Feb. 7, 2019 – The king rebukes his sister, Princess Ubolratana, over a Thaksin-linked party’s nomination of her as its candidate for prime minister. The party is later dissolved by a court before the election.
March 24, 2019 – General elections held amid complaints of cheating and vote-buying. Former army chief Prayuth Chan-ocha, who led the 2014 coup and was then prime minister of a military government, heads a pro-army party that wins the most votes.
Nov. 20, 2019 – Court disqualifies rising opposition figure Thanathorn Juangroongruangkit, leader of the Future Forward Party, from parliament prompting thousands to rally in Bangkok.
Jan. 12, 2020 – More than 12,000 people join an anti-government “Run Against Dictatorship” in the biggest show of dissent since the 2014 coup. A rival group holds a run in support of Prayuth.
Feb. 21 – Future Forward Party is banned for illegally taking a loan from its billionaire leader, Thanathorn, prompting small student protests on university campuses.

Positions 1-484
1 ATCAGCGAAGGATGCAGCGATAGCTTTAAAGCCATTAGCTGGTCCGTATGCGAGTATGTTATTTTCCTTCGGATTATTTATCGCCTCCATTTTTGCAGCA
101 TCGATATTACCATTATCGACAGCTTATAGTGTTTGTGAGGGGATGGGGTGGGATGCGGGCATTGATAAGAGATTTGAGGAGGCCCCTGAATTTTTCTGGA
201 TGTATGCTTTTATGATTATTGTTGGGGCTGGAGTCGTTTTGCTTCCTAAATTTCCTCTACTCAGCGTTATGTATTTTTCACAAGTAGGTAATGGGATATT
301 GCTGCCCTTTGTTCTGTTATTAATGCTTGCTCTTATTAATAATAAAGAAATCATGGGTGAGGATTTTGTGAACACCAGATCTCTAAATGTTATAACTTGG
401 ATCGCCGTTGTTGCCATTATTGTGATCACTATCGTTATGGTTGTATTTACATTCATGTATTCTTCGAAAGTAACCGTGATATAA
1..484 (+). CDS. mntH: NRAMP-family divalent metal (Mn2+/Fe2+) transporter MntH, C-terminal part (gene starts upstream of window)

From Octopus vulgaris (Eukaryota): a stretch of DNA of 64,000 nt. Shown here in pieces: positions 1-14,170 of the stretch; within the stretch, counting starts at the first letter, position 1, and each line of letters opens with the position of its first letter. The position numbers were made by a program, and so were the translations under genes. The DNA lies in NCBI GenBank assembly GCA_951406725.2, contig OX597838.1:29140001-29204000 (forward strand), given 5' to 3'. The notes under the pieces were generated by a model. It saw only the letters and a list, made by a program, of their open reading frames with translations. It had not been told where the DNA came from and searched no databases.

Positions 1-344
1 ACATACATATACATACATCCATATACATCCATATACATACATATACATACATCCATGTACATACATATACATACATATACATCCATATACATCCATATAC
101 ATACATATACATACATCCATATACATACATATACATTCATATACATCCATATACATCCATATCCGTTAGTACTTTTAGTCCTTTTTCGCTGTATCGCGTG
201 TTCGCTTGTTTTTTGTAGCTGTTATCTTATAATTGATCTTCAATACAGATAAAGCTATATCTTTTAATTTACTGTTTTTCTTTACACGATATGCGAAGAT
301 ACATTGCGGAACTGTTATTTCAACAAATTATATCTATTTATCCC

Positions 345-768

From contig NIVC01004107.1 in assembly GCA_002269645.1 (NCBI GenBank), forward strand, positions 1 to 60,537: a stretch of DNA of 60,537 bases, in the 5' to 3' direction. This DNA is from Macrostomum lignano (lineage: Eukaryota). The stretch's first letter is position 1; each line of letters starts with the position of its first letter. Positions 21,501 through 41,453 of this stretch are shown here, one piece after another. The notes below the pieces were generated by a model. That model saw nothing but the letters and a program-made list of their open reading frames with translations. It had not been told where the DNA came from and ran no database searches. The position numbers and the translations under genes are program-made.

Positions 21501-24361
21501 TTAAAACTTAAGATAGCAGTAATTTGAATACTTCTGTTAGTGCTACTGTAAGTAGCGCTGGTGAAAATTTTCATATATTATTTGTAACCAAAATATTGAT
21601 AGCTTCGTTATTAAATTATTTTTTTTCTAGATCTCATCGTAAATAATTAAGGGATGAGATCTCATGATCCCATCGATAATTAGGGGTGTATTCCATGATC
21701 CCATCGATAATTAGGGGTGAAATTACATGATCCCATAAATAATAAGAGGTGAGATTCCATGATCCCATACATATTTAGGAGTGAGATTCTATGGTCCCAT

March 22 – Given restrictions to stop the novel coronavirus, student protests peter out but online criticism of government continues, with some also directing criticism at the king. The hashtag “#whydoweneedaking?” is posted more than 1 million times.
June 8 – Small protests held to call for an investigation into the disappearance of an exiled government critic in Cambodia.
June 15 – Prayuth warns political activists not to criticize the monarchy.
June 24 – Protesters gather to mark the anniversary of the end of absolute monarchy in 1932.
July 18 – About 2,500 protesters gather at Democracy Monument, one of the largest demonstrations since the coup, calling for the dissolution of parliament and new elections.
Aug. 4 – Speakers call for the monarchy’s power to be curbed at a rally attended by hundreds in Bangkok. (Reporting by Chayut Setboonsarng Editing by Robert Birsel)